Gallic lead and character actor Daniel Gelin did not have an easy life but was warmly embraced as a talented star who appeared to fine advantage for such legendary directors as Max Ophüls, Louis Malle, Jean Cocteau, Alfred Hitchcock, and Claude Lelouch. He left home at age 16 to take dramatic arts classes under the guidance of Louis Jouvet. After a long apprenticeship in extra films parts beginning in 1941, he finally earned leading roles in 1949 and went on to mesmerize audiences in such films as Rendez-vous de juillet (1949), Le plaisir (1952), Napoléon (1955), The Man Who Knew Too Much (1956), Le testament d’Orphée, ou ne me demandez pas pourquoi! (1960) and many more.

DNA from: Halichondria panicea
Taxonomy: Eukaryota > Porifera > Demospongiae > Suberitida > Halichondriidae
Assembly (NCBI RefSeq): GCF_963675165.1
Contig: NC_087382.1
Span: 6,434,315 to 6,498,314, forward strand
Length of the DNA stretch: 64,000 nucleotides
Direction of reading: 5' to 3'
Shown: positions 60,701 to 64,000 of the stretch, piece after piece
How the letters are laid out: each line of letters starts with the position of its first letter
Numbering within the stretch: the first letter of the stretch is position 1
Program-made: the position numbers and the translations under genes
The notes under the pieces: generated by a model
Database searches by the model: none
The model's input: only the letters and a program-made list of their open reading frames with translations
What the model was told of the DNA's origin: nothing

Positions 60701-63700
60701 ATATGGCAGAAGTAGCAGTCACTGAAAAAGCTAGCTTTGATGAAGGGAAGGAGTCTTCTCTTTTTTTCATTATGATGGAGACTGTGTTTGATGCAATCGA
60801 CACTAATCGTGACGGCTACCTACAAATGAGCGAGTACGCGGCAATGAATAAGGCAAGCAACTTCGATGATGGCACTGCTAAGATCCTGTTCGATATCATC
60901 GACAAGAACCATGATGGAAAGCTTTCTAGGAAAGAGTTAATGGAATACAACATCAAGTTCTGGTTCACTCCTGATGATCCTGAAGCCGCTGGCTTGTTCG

It’s generally considered, however, that he squandered his talent and could have accomplished much more. His personal life was a mess. The turbulent Gelin lived a highrollercoaster life with stormy relationships that led to suicide attempts and a long battle with alcohol and drugs. One son, Pascal Gelin, died… read more